Swiss solons see energy drinks as a threat to student's health and welfare. Apparently Swiss youngsters are hyperventilating in school...and it's not the teachers causing the problems.
Fearing strung out students and disorder in the classroom, certain schools in Switzerland have placed restrictions or outright prohibitions on energy drinks.Now Toni Bortoluzzi, a politician on parliament's social security and health committee, has called on authorities around the country to ban the fizzy drinks.
"Stimulating beverages should be banned in all schools, even vocational schools," he told the Sonntag newspaper. "There must be no more hyperventilating pupils in classrooms."The Swiss People's Party parliamentarian has likened energy drinks to a quasi-drug.
"Smoking pot is also not tolerated," he argued, but said he did not intend to take up the matter in parliament. Instead he urged school authorities, municipalities and cantons to intervene. Bortoluzzi has received the support of the Swiss Federation of Cantonal Chemists, a body responsible for food safety."This goes in the direction of doping," the group's president, Peter Grütter, said of the beverages, which can include caffeine, ginseng, ginkgo bilboa and sugar.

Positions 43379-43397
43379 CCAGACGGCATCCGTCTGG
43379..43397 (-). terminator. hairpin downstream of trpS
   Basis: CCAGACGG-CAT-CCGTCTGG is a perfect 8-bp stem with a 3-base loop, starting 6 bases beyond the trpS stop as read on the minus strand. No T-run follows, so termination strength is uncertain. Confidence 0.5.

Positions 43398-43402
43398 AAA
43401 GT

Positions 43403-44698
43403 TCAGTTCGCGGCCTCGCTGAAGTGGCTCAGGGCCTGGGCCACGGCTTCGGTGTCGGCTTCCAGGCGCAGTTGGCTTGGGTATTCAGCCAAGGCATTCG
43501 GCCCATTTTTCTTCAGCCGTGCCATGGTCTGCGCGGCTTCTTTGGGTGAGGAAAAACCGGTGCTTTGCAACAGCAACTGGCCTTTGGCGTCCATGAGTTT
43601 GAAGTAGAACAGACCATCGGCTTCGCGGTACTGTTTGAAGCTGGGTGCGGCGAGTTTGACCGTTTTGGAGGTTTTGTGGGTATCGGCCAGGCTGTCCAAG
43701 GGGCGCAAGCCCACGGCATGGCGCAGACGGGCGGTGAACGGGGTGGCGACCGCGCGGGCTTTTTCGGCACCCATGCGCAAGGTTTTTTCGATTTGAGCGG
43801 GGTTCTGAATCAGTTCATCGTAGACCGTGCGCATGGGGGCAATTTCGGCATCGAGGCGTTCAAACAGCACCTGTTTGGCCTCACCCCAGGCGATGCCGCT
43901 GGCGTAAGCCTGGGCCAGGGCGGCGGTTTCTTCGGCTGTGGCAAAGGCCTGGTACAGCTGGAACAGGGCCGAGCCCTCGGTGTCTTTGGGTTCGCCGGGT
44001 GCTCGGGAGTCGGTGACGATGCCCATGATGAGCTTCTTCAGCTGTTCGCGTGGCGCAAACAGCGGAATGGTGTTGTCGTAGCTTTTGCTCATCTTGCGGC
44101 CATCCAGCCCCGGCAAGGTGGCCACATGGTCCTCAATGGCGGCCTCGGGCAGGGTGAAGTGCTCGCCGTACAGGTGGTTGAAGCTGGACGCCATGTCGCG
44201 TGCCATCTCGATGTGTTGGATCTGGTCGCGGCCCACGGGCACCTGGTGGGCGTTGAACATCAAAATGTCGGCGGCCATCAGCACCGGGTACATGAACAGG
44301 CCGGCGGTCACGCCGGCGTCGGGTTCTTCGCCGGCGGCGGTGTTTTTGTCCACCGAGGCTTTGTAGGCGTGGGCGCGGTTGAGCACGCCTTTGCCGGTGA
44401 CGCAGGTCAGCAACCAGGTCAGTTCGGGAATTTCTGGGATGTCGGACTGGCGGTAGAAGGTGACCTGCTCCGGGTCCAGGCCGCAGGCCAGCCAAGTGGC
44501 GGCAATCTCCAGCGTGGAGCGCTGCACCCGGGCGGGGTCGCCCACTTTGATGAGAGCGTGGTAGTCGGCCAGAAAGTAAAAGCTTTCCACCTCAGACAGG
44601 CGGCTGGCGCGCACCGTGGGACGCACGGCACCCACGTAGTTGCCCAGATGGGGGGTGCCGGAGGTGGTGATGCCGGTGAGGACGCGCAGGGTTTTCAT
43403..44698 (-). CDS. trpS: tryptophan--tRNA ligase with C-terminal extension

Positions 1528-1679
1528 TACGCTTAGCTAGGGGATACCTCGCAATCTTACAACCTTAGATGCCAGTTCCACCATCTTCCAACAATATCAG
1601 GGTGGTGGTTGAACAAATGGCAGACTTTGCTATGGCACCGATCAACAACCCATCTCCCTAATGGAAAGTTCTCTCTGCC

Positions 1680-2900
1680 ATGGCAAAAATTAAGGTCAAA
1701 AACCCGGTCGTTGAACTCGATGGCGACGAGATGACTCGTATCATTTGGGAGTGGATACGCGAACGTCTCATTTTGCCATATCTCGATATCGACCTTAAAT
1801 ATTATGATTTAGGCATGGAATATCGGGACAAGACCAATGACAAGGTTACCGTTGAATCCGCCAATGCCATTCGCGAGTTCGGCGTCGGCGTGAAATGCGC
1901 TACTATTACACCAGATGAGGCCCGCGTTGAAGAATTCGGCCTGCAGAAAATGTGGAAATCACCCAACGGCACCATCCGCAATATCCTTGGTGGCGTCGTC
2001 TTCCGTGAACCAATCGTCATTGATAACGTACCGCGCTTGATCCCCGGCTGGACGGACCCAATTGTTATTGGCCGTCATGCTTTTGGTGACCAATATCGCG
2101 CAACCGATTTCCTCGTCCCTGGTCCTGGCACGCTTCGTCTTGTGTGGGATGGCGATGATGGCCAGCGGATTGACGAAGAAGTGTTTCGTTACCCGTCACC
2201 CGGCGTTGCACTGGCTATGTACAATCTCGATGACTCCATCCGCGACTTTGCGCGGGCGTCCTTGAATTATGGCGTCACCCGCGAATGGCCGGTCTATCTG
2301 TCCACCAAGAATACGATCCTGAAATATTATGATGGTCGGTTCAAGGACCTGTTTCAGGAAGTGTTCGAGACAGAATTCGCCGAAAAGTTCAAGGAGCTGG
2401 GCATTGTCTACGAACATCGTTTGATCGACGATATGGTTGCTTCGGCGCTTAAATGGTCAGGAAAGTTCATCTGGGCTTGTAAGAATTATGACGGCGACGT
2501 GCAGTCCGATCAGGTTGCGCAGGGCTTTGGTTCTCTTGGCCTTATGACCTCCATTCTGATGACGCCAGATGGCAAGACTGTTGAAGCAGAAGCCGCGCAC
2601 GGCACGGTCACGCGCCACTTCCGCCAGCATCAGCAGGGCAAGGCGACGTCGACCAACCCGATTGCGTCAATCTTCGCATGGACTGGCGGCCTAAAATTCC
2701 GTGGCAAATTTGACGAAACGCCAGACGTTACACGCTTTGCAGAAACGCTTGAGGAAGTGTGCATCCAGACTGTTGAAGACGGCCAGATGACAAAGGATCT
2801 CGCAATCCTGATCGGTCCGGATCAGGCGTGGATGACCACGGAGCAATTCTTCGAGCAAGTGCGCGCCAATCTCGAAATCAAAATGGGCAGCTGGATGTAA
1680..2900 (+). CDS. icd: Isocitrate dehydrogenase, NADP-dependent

Interesting that Tom Hildebrandt at Mt. Sinai presents data that there are pathways to steroids use, some of which may be health supplements. More:
One can of Red Bull, the world's most popular brand, contains about as much caffeine as a cup of coffee and youngsters are having problems moderating themselves, says a school headmaster from Gerzensee, in canton Bern.
"Some students come with packs of ten Red Bulls and drink two or three right there," he said. Energy drinks are banned there, and in the town of Neuendorf, south of Basel
Did Marion Jones start her long slide into doping with Red Bull?